Ancient Glass Blog of The Allaire Collection


Posted in Uncategorized by Allaire Collection of Glass on June 21, 2019

EARLY ROMAN JUG of  Hans van Rossum

Early Roman Jug

Early Roman Jug

Second part of 1st century AD | Roman Empire, probably north Italy

Seize↑11.8 cm | ø body 8.4 cm | ø mouth 6.5 cm | Weight 85 g

Technique: Free blown, bifurcated handle applied; tooled

Classification: Isings form 56a | For the handle: Fleming 1999 type MS 5254

Description: Light green glass, bulbous body; squat cylindrical neck. Wide mouth, rim
unworked, folded as trefoil lip. Bifurcated handle, applied on shoulder, drawn up
and attached below the rim in a fold and at right angles. The fold resembles a thumb-
rest. Slightly indented base with no rest of pontil.

Condition: Intact, incredible rainbow colored iridescence

Remarks: This jug is the earliest form of a imitation of well known bronze oenochoë, it has a
simple concave base; the bifurcated handle is a characteristic for a production in the
end of the first to first part of the second century. The unworked rim is a
characteristic for a production in Italy. The earliest specimen comes from a pre-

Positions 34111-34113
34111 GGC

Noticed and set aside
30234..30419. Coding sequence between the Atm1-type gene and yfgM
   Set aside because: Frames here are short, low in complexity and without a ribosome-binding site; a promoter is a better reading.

Flavian grave at Este. The same form is known from Pompeii. (Isings 1957)

Provenance: Private Collection USA, 2014

Reference: Vetri antichi del Museo Archeologico Nazionale di Este, A. Toniolo no. 269
Vetri antichi del Museo archeologico al Teatro Romano di Verona e di altre collezioni
veronesi, G. M. Facchini no. 377 & 378
Vetri antichi delle Province di Belluno, Treviso e Vicenza, C. Casagrande-F.Ceselin no. 149
Les Verres antiques du Musée du Louvre, II, V. Arveiller & M-D. Nenna no. 553

One Response

Subscribe to comments with RSS.

  1. wynkin said, on June 21, 2019 at 6:28 am

    What a beautiful wine jug.

Leave a Reply

Fill in your details below or click an icon to log in: Logo

You are commenting using your account. Log Out /  Change )

Google photo

You are commenting using your Google account. Log Out /  Change )

Twitter picture

You are commenting using your Twitter account. Log Out /  Change )

Facebook photo

You are commenting using your Facebook account. Log Out /  Change )

Connecting to %s

This site uses Akismet to reduce spam. Learn how your comment data is processed.

%d bloggers like this: